(Reuters) – West Virginia’s Attorney General on Monday called on a judge to hold Johnson & Johnson, Teva Pharmaceuticals Industries Ltd. and AbbVie Inc.’s Allergen responsible for causing a “tsunami” of opioid addiction in the state.
Attorney General Patrick Morrisey said in his introductory statement in the Kanawha County Circuit Court that opioid addiction has affected state police forces, hospitals, foster homes and prisons, with effects that will linger for more than a generation.
“This epidemic has affected virtually all of West Virginia,” Morrissey said. “Our trial speaks for all West Virginia residents who have suffered because of the defendants̵7; illegal, emotionless and destructive behavior.”
West Virginia has been hit hard by the epidemic, with opioid mortality per capita nearly three times the national average by 2020, according to data from the National Center for Health Statistics.
J&J and the three largest US drug distributors – AmerisourceBergen Corp., Cardinal Health Inc. and McKesson Corp. has reached $ 26 billion in nationwide agreements to resolve state and local government opioid claims. West Virginia was one of five states that did not sign the J&J portion of that settlement.
West Virginia has accused drugmakers of creating a “general nuisance” by tricking prescribers about the risks of opioid painkillers and violating the state’s consumer credit and protection laws.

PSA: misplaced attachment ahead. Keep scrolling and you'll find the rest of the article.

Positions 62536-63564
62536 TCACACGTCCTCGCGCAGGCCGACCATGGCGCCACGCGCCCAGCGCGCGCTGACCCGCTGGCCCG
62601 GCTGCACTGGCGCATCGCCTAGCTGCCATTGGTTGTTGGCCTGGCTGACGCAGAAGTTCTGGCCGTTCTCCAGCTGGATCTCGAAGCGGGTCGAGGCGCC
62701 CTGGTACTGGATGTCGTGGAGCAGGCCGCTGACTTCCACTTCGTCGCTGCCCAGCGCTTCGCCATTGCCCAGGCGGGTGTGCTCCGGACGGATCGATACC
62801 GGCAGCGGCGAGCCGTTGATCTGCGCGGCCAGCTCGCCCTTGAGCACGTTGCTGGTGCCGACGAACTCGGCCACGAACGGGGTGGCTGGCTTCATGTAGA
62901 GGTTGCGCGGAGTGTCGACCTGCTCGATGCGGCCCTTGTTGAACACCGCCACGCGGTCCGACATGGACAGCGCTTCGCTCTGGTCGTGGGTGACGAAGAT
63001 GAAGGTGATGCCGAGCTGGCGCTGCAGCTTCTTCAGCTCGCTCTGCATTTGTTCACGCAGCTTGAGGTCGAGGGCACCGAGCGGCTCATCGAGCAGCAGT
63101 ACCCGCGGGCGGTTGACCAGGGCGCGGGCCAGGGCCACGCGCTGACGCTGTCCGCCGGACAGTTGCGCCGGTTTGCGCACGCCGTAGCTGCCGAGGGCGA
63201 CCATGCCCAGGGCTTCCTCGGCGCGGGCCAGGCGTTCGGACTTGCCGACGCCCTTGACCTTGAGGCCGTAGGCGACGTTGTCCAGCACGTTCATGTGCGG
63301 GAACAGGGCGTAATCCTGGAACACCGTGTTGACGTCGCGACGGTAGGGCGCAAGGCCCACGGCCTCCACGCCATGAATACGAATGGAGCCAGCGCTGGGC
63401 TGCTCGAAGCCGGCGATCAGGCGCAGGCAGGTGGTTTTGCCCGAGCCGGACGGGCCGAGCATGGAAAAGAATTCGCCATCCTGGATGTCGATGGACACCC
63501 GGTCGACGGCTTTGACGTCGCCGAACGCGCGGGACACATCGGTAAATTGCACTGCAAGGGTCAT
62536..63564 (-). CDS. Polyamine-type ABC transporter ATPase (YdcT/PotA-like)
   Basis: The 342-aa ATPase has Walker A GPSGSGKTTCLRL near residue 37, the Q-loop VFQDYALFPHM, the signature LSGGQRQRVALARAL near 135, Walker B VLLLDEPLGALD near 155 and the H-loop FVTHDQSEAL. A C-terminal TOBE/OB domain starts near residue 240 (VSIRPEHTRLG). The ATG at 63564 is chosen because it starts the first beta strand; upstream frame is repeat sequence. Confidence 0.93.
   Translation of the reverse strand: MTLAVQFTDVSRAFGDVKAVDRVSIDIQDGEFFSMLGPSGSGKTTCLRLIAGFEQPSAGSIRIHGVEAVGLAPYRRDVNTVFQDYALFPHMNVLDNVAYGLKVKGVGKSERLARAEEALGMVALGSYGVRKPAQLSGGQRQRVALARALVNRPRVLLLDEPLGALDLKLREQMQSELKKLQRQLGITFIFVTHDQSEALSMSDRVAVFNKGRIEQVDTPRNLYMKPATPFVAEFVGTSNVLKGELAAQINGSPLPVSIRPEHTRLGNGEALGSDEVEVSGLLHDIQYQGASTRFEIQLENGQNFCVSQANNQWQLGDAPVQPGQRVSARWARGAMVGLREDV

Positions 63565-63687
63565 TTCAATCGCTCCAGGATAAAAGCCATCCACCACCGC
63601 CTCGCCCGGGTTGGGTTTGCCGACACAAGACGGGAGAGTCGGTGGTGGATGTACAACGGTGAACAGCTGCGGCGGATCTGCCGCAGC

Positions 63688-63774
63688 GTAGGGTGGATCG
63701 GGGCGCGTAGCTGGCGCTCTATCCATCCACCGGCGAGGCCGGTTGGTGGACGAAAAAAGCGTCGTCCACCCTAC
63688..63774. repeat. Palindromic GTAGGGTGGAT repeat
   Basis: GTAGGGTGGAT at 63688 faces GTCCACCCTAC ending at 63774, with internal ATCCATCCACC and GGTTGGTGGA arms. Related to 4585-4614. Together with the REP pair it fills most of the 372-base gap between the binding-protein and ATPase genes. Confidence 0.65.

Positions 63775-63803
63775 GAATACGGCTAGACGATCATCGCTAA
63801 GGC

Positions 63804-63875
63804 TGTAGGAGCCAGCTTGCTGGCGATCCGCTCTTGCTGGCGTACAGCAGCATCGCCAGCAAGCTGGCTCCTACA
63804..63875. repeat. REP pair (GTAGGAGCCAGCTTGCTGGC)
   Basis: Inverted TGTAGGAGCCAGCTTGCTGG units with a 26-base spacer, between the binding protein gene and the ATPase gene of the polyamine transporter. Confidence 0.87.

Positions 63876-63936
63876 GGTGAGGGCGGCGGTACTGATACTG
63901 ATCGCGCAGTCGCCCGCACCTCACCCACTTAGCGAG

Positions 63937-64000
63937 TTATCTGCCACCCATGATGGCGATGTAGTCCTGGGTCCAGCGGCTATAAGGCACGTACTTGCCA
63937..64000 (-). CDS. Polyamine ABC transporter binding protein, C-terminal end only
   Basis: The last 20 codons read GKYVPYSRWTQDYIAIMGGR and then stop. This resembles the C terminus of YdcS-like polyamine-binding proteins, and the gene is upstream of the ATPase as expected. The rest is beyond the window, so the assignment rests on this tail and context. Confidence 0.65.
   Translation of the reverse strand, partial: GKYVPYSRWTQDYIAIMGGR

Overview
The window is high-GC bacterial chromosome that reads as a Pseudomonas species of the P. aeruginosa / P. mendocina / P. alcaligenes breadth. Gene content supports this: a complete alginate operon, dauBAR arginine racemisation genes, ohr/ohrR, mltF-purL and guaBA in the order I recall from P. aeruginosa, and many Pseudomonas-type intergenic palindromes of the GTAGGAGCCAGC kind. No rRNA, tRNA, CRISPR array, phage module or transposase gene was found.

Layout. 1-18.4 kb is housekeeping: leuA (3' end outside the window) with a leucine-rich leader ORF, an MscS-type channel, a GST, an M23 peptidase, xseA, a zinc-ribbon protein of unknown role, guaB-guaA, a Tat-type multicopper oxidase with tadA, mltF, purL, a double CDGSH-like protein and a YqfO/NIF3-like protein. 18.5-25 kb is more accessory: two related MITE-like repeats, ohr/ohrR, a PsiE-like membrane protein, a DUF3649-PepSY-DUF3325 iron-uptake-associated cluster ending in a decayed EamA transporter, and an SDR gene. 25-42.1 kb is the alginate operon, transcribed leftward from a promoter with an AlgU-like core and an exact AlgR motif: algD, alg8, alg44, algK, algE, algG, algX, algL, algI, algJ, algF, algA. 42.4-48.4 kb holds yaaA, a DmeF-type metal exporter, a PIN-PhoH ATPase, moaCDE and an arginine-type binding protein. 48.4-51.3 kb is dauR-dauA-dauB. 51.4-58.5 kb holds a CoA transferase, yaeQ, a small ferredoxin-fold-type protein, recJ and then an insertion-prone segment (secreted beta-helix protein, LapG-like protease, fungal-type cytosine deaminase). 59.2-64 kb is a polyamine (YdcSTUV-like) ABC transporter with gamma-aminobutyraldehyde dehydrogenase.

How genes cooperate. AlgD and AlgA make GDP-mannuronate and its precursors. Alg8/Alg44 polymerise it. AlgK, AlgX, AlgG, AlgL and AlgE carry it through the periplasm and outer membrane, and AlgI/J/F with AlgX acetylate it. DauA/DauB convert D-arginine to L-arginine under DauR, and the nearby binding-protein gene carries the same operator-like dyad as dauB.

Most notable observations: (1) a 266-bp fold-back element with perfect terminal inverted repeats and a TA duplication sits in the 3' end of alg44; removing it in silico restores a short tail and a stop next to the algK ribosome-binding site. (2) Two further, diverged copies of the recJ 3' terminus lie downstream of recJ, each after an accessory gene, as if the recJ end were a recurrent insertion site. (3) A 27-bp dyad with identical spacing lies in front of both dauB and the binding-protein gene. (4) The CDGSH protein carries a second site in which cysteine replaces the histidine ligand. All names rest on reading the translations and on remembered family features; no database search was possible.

The companies’ marketing efforts made opioids a common treatment for chronic pain in West Virginia, leading to an increase in substance abuse and overdose deaths, according to West Virginia’s complaints.
The companies have denied the allegations.
Mr Morrisey said he expects the trial before Judge Derek Swope to take up to two months.
Drugmaker Endo International PLC, a co-defendant in the case, reached a $ 26 million deal with West Virginia on March 30.
More than 3,300 lawsuits have been filed against pharmaceutical manufacturers, distributors and pharmacies due to the crisis. There has been a wave of recent agreements on corporate responsibility for the opioid epidemic.
Last month, Rhode Island and Florida concluded agreements to resolve opioid disputes before trials. Rhode Island reached a $ 107 million deal with Teva and Allergen and Florida settled with Teva, CVS Health Corp., Allergan and Endo for a total of $ 878 million.